Enter hearing aids with RF and Bluetooth wireless technology, devices that require a more sophisticated and involved dispenser, as well as user. These users have to know when to pair the streamer or intermediary device, how to pair, what device to turn off, in what order to turn them back on in order to link with the desired device, and, at times, re-pair a connection when it is lost. The user also has to keep track of the devices, keep them properly charged, and, since they will not stream signals for more than 3-5 hours, plug them in directly while watching TV at night.

Does this remind you of the old carbureted engine days? Sometimes, I did not know when to pull the choke out or push it back in and was often accused of “flooding the engine.”

No wonder many hearing aid users are not buying, or when they have, end up not using these wireless devices as much as they thought they would. Some are confused as to what type of technology to buy: RF or Bluetooth? They ask me, should I wait until something better comes along?

Several audiologists and dispensers have told me privately they do not feel equipped to handle all this technology. When the manufacturer’s representative is in the office and during the demo, it all works well. Yet, all too often there are issues that the clinician in his/her office cannot resolve: The user doesn’t own a Bluetooth cell phone; the home telephone has Bluetooth but they don’t know how to use it; the user doesn’t own a TV set with a separate RCA audio out; the hearing aid user owns a TV set that has a headphone jack only; and now the client’s spouse can no longer hear the TV when the wireless TV device is plugged in, etc.

Other potential snags: Some TV sets now come with an optical-out and require a special digital-to-analog convertor, and some clients use cable and DVD players so the sound from the TV can be heard but not when the DVDs are played. Some want to link the streamer to their iPad to listen to books on CD, or use their Mac to Skype, and the iPhone to talk. Some TV transmitters stop working in the home, necessitating the clinician to spend a significant amount of time to troubleshoot the problem: Is it the hearing aid, the streamer, the transmitter, or did the client accidentally pull the transmitter out of the TV?

Just because something is new doesn’t mean that it always is an improvement. (How many of you own salad-shooters? Come on, admit it.) We have to face reality. This new technology is cumbersome, takes up a lot of valuable time, and in the end it just doesn’t offer our clients the uncomplicated access to sound we had hoped it would provide.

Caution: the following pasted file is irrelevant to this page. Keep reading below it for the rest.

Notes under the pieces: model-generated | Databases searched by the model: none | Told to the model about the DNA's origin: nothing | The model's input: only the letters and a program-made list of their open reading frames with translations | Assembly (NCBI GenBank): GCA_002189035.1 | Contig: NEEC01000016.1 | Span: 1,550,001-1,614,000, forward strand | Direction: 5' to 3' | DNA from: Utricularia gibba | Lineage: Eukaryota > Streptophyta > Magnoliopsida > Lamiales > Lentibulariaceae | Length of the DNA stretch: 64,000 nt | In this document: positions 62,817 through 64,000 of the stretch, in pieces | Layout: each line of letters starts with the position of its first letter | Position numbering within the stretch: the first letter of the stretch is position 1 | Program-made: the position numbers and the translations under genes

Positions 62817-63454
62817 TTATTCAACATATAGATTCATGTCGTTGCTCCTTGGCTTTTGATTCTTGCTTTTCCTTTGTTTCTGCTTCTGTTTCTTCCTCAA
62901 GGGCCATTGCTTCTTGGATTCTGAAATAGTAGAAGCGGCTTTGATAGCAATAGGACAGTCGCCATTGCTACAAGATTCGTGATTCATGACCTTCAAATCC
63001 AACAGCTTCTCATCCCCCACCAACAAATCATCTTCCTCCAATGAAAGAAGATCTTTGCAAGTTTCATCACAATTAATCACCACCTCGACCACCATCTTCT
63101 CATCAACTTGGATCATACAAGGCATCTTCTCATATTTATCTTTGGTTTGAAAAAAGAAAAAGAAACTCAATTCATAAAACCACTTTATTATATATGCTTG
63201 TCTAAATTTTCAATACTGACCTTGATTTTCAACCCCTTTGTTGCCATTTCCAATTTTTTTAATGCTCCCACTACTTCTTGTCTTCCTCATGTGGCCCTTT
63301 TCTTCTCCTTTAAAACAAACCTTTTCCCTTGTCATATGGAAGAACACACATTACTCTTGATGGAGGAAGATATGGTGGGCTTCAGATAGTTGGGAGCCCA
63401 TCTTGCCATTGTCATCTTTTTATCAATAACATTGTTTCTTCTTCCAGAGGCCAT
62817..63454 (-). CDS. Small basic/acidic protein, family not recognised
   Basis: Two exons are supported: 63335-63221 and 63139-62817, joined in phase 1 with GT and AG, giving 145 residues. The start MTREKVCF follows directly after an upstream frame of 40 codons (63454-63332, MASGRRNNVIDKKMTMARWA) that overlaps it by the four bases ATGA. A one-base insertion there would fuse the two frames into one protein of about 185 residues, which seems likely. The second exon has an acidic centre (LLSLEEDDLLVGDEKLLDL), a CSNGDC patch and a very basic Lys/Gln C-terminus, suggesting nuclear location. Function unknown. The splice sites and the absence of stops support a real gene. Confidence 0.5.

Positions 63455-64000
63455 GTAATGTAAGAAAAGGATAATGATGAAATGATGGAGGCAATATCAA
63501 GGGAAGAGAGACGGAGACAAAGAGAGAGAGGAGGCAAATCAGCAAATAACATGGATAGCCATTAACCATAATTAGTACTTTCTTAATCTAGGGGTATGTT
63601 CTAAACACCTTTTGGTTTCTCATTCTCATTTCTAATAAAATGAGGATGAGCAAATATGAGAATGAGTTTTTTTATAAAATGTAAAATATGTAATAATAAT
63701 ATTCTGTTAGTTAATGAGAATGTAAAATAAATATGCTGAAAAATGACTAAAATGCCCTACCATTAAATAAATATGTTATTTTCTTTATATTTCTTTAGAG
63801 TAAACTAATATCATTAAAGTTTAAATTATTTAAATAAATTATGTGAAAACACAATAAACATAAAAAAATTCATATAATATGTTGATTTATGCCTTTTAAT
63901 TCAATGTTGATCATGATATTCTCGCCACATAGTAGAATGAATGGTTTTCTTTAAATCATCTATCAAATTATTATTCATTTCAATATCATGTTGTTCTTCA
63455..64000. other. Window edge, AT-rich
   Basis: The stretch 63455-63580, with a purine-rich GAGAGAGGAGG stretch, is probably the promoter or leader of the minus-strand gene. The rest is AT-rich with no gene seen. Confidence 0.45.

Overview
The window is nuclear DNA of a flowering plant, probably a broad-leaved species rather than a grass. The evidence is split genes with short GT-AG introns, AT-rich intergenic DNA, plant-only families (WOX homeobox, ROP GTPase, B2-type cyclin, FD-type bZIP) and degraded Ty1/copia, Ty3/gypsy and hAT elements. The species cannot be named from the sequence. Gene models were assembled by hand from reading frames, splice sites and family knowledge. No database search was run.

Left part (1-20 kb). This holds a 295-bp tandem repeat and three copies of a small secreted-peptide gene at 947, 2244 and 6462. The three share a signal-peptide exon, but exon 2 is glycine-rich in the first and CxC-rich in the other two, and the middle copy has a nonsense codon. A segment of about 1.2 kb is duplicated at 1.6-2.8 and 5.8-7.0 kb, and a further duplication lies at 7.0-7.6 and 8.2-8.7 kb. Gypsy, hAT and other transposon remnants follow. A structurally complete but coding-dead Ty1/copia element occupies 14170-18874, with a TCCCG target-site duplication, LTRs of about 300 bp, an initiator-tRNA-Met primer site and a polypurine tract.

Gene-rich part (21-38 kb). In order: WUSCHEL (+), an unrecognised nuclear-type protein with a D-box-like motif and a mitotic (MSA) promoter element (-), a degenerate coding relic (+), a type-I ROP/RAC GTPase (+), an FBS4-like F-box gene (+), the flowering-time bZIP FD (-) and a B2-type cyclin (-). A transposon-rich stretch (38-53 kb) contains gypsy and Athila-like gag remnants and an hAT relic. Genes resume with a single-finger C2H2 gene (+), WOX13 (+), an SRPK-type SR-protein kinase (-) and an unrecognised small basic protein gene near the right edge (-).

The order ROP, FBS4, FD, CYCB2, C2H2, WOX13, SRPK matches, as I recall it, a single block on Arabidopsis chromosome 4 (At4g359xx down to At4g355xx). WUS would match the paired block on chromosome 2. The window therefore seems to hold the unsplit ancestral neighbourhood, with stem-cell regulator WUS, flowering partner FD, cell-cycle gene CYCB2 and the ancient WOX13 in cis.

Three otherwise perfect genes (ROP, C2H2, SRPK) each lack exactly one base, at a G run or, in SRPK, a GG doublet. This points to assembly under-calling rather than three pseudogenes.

Now fast-forward to the current day hearing loop technology: Sound from a PA system goes wirelessly and directly into the hearing aids at the touch of a button and, because the telecoil is powered by the inductive magnetic field from the loop, it essentially consumes zero battery power. Just like fuel injection was around a long time before it was made available and affordable to the consumer, the hearing loop technology installed to the IEC standard 60118-4:2006 coupled with improved t-coils, voice prompts to alert the user to a program selection, digital programmability in the fitting software and multiple t-coil listening programs, is not the same hearing loop technology that was poorly installed 30 years ago.

Hearing loops and t-coils give the user uncomplicated, seamless, and integrated access to sound at the touch of a button. I know the day is coming when pairing, linking, and multiple devices will all work seamlessly with a universal wireless signal that a united hearing industry will agree to provide in each and every hearing instrument at low cost. And this new connectivity will then be easy to use, will not require much power, and will be used worldwide—but we have been told by experts in the field this won’t occur for another 10 years or possibly never.

Until that day, hearing loops provide easy-to-use direct sound injection (DSI) for those with hearing loss the world over. DSI (aka hearing loop technology) offers our clients easy access to sound, and gives them phenomenal hearing and understanding— something that has been known to choke them up. I am not an advocate for this DSI or induction hearing loop technology as much as I am an advocate for the absolute best present-day technology for assistive listening at concerts, theater venues, places of worship, and meeting rooms. The best present-day technology—and this will hold for at least the next 5 to 10 years—is hearing loops.

Will better technology come along, either by improving loops via digital processing, or by developing an entirely new technology? Of course! And then, I will advocate just as passionately for that technology.

Helping my clients hear better (the reason I became an audiologist) with easy uncomplicated technology—now this is news that I can get, uh…well, you know…choked up about.

—Juliette Sterkens, AuD, Oshkosh, Wis